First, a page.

In the years 66-70 A.D., as the Roman army laid siege to Jerusalem and finally overtook and eternally destroyed it, there was a glimmer of hope in the community at Qumran. Seeing this as the eschatological consummation of the age and armed with the short lived memory of the Maccabean victories two centuries previously, the people tried to mount a defense of their monastic compound. Ultimately destroyed by the Roman legions, only the rubble of the compound remains today.


The Qumran community is the classic example of the separate "otherworldly" sect who tries to create within a wicked world the utopian spiritual experience. Their contribution as far as biblical scholarship is priceless but at what cost? There is no record that they knew or accepted Jesus and saw in Him the hope of redemption they so dearly sought after. Perhaps (and I am persuaded that this is close to truth), my understanding of these affairs is superficial at best but it seems that no one ever found God by hiding from evil. The proof is that Jesus ate with the sinners, He found and finds us where we are.

Countless "orders" have patterned lifestyles on the Essenian style and have found only a haven from the turmoil of the world but the writings of their most eloquent advocates (Augustine, Thomas A. Kempis, etc.) have never convinced me that change in their physical surroundings have ever protected them from the turmoils of the soul.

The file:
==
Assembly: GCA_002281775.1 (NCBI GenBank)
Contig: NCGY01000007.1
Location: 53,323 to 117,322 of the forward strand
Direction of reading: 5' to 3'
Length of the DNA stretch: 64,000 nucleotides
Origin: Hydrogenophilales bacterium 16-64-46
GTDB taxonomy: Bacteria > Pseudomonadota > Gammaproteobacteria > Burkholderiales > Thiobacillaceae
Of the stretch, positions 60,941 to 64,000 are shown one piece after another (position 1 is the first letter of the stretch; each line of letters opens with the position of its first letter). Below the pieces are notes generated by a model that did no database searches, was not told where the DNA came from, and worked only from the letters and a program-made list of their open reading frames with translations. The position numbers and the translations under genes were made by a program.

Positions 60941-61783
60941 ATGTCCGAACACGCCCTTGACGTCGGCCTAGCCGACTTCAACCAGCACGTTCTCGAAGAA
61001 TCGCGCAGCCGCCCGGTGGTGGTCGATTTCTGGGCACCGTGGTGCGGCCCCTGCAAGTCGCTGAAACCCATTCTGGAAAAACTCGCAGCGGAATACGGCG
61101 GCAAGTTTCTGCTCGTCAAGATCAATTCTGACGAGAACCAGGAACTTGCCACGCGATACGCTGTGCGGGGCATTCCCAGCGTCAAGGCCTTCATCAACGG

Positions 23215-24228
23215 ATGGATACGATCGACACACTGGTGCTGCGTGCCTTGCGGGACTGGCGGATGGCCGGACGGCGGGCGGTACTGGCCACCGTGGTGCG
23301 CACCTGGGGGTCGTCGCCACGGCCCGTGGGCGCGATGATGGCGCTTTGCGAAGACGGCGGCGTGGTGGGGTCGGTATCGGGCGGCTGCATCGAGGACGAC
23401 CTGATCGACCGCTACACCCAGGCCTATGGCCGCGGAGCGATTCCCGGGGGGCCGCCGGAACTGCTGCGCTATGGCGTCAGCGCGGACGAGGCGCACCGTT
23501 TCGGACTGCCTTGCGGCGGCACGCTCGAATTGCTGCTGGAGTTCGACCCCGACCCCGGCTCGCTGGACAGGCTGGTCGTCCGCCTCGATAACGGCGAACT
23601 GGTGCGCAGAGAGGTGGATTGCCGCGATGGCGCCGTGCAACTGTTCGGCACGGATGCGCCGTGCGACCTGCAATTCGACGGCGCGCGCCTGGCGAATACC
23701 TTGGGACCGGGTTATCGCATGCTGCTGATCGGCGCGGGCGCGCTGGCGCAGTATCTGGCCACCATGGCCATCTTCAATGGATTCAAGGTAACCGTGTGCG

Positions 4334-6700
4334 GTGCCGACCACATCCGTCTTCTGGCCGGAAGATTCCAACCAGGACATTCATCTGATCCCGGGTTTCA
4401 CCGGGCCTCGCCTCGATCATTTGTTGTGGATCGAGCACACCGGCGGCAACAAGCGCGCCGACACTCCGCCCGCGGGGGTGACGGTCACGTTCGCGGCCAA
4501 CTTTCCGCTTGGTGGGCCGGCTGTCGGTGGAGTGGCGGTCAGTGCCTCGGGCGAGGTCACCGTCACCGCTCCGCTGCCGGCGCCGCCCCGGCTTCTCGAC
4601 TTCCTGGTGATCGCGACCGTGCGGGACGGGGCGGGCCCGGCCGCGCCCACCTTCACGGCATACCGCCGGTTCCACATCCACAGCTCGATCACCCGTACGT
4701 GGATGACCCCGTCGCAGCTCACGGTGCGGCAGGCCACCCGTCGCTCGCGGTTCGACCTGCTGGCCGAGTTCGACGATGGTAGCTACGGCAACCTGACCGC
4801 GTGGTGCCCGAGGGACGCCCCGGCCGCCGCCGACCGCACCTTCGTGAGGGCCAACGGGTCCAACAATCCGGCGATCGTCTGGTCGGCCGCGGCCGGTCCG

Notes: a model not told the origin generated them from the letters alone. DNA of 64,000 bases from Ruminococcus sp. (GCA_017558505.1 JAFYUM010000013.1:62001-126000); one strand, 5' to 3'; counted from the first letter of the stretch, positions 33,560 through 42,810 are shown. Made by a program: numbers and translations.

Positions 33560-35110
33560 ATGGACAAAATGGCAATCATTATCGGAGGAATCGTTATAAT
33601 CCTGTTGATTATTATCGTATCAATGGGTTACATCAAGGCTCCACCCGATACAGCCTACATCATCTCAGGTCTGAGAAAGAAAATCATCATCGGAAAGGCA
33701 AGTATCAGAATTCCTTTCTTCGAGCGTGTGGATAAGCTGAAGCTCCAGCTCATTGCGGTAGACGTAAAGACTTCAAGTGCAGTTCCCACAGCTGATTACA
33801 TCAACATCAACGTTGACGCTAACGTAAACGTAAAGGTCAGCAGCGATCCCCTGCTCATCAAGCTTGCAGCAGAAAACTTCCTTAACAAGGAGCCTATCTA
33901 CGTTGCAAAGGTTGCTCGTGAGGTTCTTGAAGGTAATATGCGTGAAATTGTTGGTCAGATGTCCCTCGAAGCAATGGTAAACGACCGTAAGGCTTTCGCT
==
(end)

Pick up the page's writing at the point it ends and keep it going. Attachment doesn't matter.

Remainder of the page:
“The steadfast of mind You will keep in perfect peace,
Because he trusts in You.

- Isaiah 26:3

The perfect place is in the peace of the Lord, not the seclusion of the wilderness.


  1. John M. Allegro, The People of the Dead Sea Scrolls (Garden City, New York: Doubleday & Co. Inc., 1958), p. 192.
  2. Matthew Black, The Scrolls and Christian Origins: Studies in the Jewish Background of the New Testament (New York: Charles Scribner's Sons, 1961), p. 14.
  3. Frank M. Cross Jr., The Ancient Library of Qumran and Modern Biblical Studies (Westport, Connecticut: Greenwood Press, 1958) p. 96.
  4. Allegro, p. 17.
  5. Allegro, p. 18.
  6. Allegro, p. 23.
  7. Black, p. 45.
  8. Allegro, pp. 33-34.
  9. Allegro, p. 44.
  10. Black.
  11. Black, pp. 44-45.
  12. Allegro, p. 26.